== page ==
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So I'm looking at buying a new car, because I'm going to need one to commute to a new job. There are many features I "like" (not 'must-have', just 'like') in new cars these days:

  1. Remote Keyless Entry
  2. Sunroof
  3. Nice Seats
  4. Decent Stereo w/ Bluetooth Connection Capabilities, for both audio and phone.
  5. Cruise Control
  6. Power Windows/Locks
  7. Automatic Transmission
  8. Other stuff I'm sure I haven't thought of yet.

Are there features I can have installed after the purchase to save money by having someone other than the dealer install them?

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    Of those, a stereo seems like the only thing that might be cheaper to add after the fact, as the rest is embedded pretty well in the car. In general I think this question is better for another site than a personal finance one, though, and I am voting to close. – justkt Dec 2 '10 at 14:18
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    I couldn't find a "cars" or "mechanics" themed stack-exchange, so I figured since the essential question was one of cost, it fit here best... – GWLlosa Dec 2 '10 at 14:29
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    @justkt I like the question, but reworded it in an effort to make the financial focus clearer. @GWLlosa I hope I've captured your intent. – Alex B Dec 2 '10 at 17:07
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    IMO, this is welcome relief to the 150 "Should I sell my belongings and buy canned food and silver" questions. – duffbeer703 Dec 2 '10 at 17:15
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Most of the new cars should come with the following in the basic model:

  1. Remote Keyless Entry
  2. Stereo with CD
  3. Cruise Control
  4. Power Windows/Locks

The rest of the features will be extra and usually a part of a "package" (like bluetooth comes with the "connectivity package") that is offered when you buy the higher trim levels. For example the first trim level above basic might come with a nicer stereo with sound system, but you might have to buy the 3rd or top trim level in order to get leather seats and/or sunroof.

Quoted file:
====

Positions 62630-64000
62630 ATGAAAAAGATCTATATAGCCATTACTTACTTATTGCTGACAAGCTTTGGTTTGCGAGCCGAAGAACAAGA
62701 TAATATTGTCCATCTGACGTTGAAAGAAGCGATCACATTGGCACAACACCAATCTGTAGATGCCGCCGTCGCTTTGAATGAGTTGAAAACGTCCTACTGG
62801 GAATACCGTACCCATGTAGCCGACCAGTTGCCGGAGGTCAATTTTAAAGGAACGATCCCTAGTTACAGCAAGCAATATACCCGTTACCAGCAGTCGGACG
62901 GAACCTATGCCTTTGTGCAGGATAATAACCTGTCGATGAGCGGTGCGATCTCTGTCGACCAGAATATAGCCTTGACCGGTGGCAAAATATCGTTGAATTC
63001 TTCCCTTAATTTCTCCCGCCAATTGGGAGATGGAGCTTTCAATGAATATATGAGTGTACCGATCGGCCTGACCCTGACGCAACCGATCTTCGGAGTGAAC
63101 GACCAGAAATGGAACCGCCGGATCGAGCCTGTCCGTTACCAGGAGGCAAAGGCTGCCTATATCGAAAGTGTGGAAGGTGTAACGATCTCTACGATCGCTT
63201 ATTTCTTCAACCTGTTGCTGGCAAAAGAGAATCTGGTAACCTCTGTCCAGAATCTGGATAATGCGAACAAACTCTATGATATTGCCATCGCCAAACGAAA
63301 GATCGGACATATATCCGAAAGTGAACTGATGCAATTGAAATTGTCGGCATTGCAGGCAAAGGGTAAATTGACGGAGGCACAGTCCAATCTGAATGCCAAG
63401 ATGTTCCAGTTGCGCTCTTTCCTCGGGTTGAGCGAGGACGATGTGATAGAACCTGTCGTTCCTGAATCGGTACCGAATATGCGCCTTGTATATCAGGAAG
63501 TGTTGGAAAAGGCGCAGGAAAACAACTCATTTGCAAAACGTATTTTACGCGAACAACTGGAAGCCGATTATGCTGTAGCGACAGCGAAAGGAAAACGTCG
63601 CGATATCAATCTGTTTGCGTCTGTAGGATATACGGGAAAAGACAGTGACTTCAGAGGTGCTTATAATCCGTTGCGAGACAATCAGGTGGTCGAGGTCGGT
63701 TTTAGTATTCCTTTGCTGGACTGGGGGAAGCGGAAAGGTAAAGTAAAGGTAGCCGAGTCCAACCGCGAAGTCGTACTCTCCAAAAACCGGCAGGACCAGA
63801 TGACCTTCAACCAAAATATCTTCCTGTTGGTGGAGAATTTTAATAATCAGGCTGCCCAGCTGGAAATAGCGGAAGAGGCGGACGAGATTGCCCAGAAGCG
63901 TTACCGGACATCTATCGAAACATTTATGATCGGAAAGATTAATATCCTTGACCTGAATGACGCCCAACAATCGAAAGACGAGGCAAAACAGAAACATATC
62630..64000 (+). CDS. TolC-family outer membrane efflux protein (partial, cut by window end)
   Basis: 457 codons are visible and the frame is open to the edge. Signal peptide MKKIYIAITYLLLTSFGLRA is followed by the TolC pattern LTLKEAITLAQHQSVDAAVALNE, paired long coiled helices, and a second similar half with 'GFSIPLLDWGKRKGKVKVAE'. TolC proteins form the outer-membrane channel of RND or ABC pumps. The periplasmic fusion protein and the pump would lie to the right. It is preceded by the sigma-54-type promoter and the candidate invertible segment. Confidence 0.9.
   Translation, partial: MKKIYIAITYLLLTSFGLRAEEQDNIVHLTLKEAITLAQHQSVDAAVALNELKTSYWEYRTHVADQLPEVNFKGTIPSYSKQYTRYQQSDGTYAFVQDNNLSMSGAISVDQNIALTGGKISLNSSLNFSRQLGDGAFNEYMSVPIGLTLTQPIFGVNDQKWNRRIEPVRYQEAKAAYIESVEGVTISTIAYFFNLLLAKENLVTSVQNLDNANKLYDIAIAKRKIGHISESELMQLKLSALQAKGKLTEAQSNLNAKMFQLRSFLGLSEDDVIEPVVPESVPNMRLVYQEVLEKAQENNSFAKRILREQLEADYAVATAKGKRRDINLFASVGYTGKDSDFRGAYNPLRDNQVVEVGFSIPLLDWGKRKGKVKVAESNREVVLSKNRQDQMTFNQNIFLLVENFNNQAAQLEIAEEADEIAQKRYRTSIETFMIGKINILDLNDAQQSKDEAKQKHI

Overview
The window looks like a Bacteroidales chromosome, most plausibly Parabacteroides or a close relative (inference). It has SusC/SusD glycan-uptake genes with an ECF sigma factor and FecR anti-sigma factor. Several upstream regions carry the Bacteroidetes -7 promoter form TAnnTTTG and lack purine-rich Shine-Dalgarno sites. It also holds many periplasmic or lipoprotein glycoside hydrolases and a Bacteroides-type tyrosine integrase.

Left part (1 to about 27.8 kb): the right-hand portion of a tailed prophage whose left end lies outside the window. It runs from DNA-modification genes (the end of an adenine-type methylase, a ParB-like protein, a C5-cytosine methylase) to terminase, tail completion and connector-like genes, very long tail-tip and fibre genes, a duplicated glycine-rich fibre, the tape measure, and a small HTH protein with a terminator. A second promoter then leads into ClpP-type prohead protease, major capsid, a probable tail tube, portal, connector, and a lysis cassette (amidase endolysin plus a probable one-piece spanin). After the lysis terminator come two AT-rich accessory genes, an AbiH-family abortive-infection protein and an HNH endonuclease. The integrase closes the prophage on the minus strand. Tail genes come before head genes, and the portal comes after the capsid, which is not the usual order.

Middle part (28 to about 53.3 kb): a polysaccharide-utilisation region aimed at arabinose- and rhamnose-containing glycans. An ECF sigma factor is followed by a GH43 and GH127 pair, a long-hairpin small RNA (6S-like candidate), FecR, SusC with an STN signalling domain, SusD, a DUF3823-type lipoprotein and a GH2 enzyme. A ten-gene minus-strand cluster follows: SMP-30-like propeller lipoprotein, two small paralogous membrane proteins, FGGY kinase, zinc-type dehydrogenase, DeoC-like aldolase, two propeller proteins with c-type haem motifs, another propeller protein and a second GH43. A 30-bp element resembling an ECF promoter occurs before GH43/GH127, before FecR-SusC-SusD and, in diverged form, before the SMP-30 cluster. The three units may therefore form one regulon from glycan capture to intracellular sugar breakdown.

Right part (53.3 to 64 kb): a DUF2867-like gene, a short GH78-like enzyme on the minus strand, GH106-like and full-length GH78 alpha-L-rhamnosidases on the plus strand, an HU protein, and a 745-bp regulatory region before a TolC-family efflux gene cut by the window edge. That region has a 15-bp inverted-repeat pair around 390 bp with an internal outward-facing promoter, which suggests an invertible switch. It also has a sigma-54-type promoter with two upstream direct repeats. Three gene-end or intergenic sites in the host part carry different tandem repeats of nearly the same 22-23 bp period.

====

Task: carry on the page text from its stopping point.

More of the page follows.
Typically you can pay extra to get the Bluetooth with most of the trim levels, or have it installed for cheaper after you guy the vehicle. (One note if you are buying a Chevy, if you don't buy the factory Bluetooth package and want to put in an aftermarket one you have to disable the Onstar system in order to be able to run the Bluetooth though the car sound system)

Automatic Transmission is typically $500-$1000 more expansive than getting a manual, although many vehicles do no offer a manual option these days.

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Keyless entry and stereo are the only items that come to mind on that list as having after-market potential. If you buy a used car, seat could be an option, but you would probably give up power controls and things like heating unless you are a real car guy.

In general, if you're buying a new car, I think it makes sense to negotiate as much as possible during the sale. Accessories are always high margin, and you have leverage when you're buying the car.

If you want fancy aftermarket stuff, you probably want to buy a nice, clean used car and fund your aftermarket stuff with the savings!

  • What exactly is your definition of a "real car guy"? :) – Troggy Dec 2 '10 at 19:53
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    Contorting myself into a pretzel in the back seat trying to bolt a new front seat is hellish. I had a buddy who loved doing stuff like that! – duffbeer703 Dec 2 '10 at 23:39
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GPS can be a money saver to add as an aftermarket item as opposed to getting an integrated version with your stereo. Typically, updates for the aftermarket stand-alone GPS units are cheaper as well.

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Good question! FWIW, I was given a price of about $600 for aftermarket cruise control on a Hyundai Elantra. One problem with trying to get some-but-not-all of the features is that you can't pick and choose -- you have to get the features as part of a package. Cruise was the only thing I really wanted (i.e. would have been willing to pay extra for) from the next-higher trimline, so I decided to drop it. The particular set of features you're looking for means you're going to have to buy some stuff you maybe don't want (alloy wheels or something like that).

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